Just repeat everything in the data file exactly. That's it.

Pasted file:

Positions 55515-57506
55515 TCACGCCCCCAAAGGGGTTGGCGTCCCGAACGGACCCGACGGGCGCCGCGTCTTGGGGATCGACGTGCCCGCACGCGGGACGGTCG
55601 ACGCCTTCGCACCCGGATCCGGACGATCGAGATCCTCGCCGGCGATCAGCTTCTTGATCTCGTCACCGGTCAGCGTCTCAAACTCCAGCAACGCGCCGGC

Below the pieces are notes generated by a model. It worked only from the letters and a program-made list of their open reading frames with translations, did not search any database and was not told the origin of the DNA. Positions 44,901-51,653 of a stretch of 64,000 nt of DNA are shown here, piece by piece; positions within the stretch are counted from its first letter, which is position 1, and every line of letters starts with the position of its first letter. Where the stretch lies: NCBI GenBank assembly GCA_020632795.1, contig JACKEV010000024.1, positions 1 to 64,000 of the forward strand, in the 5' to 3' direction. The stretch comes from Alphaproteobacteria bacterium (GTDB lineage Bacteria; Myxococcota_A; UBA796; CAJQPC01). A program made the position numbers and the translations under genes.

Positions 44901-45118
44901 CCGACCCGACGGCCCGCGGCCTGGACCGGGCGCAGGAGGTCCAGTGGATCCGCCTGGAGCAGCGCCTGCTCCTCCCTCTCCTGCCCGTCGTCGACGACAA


Positions 55515-57506
55515 TCACGCCCCCAAAGGGGTTGGCGTCCCGAACGGACCCGACGGGCGCCGCGTCTTGGGGATCGACGTGCCCGCACGCGGGACGGTCG
55601 ACGCCTTCGCACCCGGATCCGGACGATCGAGATCCTCGCCGGCGATCAGCTTCTTGATCTCGTCACCGGTCAGCGTCTCAAACTCCAGCAACGCGCCGGC

Below the pieces are notes generated by a model. It worked only from the letters and a program-made list of their open reading frames with translations, did not search any database and was not told the origin of the DNA. Positions 44,901-51,653 of a stretch of 64,000 nt of DNA are shown here, piece by piece; positions within the stretch are counted from its first letter, which is position 1, and every line of letters starts with the position of its first letter. Where the stretch lies: NCBI GenBank assembly GCA_020632795.1, contig JACKEV010000024.1, positions 1 to 64,000 of the forward strand, in the 5' to 3' direction. The stretch comes from Alphaproteobacteria bacterium (GTDB lineage Bacteria; Myxococcota_A; UBA796; CAJQPC01). A program made the position numbers and the translations under genes.

Positions 44901-45118
44901 CCGACCCGACGGCCCGCGGCCTGGACCGGGCGCAGGAGGTCCAGTGGATCCGCCTGGAGCAGCGCCTGCTCCTCCCTCTCCTGCCCGTCGTCGACGACAA